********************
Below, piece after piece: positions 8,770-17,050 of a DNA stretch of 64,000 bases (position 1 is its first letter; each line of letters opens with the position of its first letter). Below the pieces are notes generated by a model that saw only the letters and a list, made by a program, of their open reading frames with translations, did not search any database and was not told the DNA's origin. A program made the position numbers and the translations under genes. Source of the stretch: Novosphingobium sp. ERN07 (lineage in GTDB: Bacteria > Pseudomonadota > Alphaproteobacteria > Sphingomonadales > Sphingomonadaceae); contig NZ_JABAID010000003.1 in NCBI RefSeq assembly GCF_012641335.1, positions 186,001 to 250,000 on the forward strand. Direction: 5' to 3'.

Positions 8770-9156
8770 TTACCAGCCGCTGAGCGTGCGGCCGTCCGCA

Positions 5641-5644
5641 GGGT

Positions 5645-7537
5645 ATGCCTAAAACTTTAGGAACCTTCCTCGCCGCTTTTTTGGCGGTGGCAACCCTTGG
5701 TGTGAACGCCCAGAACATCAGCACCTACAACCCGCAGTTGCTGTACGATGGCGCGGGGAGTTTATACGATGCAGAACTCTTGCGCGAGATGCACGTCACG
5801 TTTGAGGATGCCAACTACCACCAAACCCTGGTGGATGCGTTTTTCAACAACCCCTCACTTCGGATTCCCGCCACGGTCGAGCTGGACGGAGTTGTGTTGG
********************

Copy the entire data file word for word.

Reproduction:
Below, piece after piece: positions 8,770-17,050 of a DNA stretch of 64,000 bases (position 1 is its first letter; each line of letters opens with the position of its first letter). Below the pieces are notes generated by a model that saw only the letters and a list, made by a program, of their open reading frames with translations, did not search any database and was not told the DNA's origin. A program made the position numbers and the translations under genes. Source of the stretch: Novosphingobium sp. ERN07 (lineage in GTDB: Bacteria > Pseudomonadota > Alphaproteobacteria > Sphingomonadales > Sphingomonadaceae); contig NZ_JABAID010000003.1 in NCBI RefSeq assembly GCF_012641335.1, positions 186,001 to 250,000 on the forward strand. Direction: 5' to 3'.

Positions 8770-9156
8770 TTACCAGCCGCTGAGCGTGCGGCCGTCCGCA

Positions 5641-5644
5641 GGGT

Positions 5645-7537
5645 ATGCCTAAAACTTTAGGAACCTTCCTCGCCGCTTTTTTGGCGGTGGCAACCCTTGG
5701 TGTGAACGCCCAGAACATCAGCACCTACAACCCGCAGTTGCTGTACGATGGCGCGGGGAGTTTATACGATGCAGAACTCTTGCGCGAGATGCACGTCACG
5801 TTTGAGGATGCCAACTACCACCAAACCCTGGTGGATGCGTTTTTCAACAACCCCTCACTTCGGATTCCCGCCACGGTCGAGCTGGACGGAGTTGTGTTGG